Snakebite envenomation (SBE) can affect both the mother and foetus during pregnancy, leading to adverse outcomes such as maternal death, abruptio placenta, stillbirth, miscarriage, and preterm delivery [21,43]. Although the evidence is limited, these adverse outcomes appear to be primarily related to the effects of the venom on the mother [43]. One report from Brazil showed that envenomed pregnant women have a higher risk for foetal (Odds Ratio 2.17) or neonatal death (Odds Ratio 2.79) [19]. Foetal loss is more likely to occur early in the gestation period [21,44]. Abruptio placenta, especially in haemotoxic SBE, is the commonest cause of foetal loss [45]. Interestingly, the Brazilian study [21] showed no difference in severity or case fatality between pregnant and non-pregnant women of childbearing age. In contrast, earlier studies demonstrated a significant increase in maternal mortality in envenomed pregnant women. One review in 2010 reported a case fatality rate of 4.2% and 19.2% in pregnant women and neonates, respectively [22]. Mechanisms proposed to explain foetal deaths included anoxia secondary to maternal shock, abruptio placenta, venom-induced premature uterine contractions, and a direct venom effect on the foetus [45].
Antivenom is still considered the definitive treatment in pregnancy with the same indications. However, the safety of antivenom in pregnancy has not been evaluated in robust clinical trials [44]. Although evidence-based recommendations are limited, the management of SBE in pregnancy includes supportive care, administering antivenom in severe cases, anticipating and promptly treating anaphylaxis, and close maternal-foetal monitoring during the admission [43].

5. Blood Parameters

Blood tests are a useful tool when managing snakebites. Venom toxins can have systemic effects that affect several blood parameters, which can be measured. Baseline blood tests usually include a 20-min whole blood clotting time (20WBCT), a full blood count, urea and creatinine (kidney function) levels, coagulation parameters, and creatine kinase [34]. At a minimum, these tests can give clinicians a baseline profile of a patient’s blood composition and highlight any abnormalities.
Several studies have associated abnormal blood results with unfavourable outcomes [15,23]. In South Africa authors presented the Zululand Snakebite Score, which identified some blood parameters that were predictors of an unfavourable outcome. Of note were a raised INR (>1.2), low platelets (<92 × 109/L) and a low haemoglobin (<7.1 g/dL) [15]. These were combined with other parameters into a severity scoring system. Low platelets (<60,000), acute kidney injury indicated by abnormal urea and creatinine levels, and coagulation derangement (PT > 13.2 s, PTT > 37.2 s) were associated with a worse outcome in southern India [14]. Ozbulat et al. showed that low haemoglobin, low platelets, and elevated creatinine kinase (CK) were correlated with longer hospital stays [23]. Authors in north Africa reported elevated leucocytes and elevated CK levels as independent predictors of severity, while low platelets were associated with more severe presentations [24]. In sub–Saharan Africa, low haemoglobin, raised leucocytes, and low serum sodium were independently associated with severity in envenomed children [18]. Although some explanations for abnormal blood results are speculative, some mechanisms have been proposed. A bleeding diathesis is associated with abnormal coagulation parameters such as PTT, aPTT, INR, and fibrinogen levels, which are indicative of a venom induced consumption coagulopathy (VICC) and haemorrhage [34]. Low platelets may contribute to the bleeding diathesis because of microangiopathic haemolysis or transient consumptive thrombocytopenia. Leucocytosis suggests a systemic inflammatory response to the snake venom, while elevated CK levels (>10,000 U/L) are indicative of a significant rhabdomyolysis potentially causing an acute kidney injury (AKI) [34].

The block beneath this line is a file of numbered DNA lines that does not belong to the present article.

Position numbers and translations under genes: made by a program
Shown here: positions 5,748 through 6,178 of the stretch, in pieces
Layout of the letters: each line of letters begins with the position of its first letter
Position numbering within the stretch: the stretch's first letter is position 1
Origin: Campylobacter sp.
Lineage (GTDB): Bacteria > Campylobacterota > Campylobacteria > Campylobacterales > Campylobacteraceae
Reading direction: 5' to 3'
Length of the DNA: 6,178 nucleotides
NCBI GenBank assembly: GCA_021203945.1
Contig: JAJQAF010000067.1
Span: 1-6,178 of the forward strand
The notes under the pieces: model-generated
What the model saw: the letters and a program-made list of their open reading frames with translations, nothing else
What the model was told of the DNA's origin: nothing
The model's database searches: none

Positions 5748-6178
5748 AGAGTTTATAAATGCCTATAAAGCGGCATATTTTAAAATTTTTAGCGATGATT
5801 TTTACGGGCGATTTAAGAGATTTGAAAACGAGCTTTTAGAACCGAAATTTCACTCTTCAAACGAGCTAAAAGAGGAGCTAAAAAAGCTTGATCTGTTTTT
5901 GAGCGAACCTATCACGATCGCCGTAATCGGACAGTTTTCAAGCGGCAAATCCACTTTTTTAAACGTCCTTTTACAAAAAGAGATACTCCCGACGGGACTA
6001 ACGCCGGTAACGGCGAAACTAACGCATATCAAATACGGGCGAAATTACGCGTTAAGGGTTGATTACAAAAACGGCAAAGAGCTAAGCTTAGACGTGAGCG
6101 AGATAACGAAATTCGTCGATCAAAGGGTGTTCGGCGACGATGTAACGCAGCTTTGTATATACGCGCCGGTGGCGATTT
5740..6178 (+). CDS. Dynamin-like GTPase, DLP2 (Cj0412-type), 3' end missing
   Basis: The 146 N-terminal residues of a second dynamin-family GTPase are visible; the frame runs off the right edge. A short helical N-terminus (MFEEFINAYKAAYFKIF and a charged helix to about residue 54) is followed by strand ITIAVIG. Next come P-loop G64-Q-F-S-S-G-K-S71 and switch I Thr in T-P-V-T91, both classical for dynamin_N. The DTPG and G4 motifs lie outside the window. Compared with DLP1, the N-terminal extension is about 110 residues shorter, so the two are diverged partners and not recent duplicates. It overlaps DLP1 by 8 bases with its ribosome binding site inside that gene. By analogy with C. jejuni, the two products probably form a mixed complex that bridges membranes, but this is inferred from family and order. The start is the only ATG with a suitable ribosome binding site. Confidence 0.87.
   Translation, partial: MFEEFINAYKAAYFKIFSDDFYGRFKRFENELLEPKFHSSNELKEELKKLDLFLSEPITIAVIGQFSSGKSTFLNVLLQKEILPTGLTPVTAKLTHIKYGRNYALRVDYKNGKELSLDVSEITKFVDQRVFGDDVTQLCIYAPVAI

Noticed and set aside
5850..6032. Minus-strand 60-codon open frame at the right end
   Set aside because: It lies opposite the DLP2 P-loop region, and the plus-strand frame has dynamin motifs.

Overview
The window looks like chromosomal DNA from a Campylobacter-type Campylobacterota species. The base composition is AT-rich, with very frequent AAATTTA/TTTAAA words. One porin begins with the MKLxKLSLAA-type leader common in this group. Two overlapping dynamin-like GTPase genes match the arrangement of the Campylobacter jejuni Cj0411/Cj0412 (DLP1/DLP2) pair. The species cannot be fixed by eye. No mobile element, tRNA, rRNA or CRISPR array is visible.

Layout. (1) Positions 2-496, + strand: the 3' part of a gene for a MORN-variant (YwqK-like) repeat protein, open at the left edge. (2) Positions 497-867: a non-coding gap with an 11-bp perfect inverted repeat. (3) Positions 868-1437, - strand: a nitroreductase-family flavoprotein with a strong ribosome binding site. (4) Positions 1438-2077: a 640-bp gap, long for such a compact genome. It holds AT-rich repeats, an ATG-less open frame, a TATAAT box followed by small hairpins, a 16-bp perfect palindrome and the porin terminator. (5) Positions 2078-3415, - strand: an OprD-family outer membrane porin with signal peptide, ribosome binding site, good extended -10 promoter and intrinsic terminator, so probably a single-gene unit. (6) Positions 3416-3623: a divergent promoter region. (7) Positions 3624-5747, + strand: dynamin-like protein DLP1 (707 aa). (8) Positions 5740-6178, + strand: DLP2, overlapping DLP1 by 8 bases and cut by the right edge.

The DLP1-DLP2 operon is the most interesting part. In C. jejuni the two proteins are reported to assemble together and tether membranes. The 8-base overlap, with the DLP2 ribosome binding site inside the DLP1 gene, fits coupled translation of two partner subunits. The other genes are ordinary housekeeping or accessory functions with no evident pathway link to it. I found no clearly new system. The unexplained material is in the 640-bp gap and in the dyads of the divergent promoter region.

Abnormal urea and creatinine levels can alert the clinician that the patient is developing an AKI that may progress and require renal replacement therapy. Scattered studies have cited a wide range (8–50%) of snakebite-related AKI cases that will progress to chronic kidney disease (CKD) [46]. Primvada et al. noted that patients with a significant AKI (KDIGO stage 3) were associated with higher mortality [25]. They also reported that one-third of patients with a snakebite-associated AKI will develop CKD in the long term.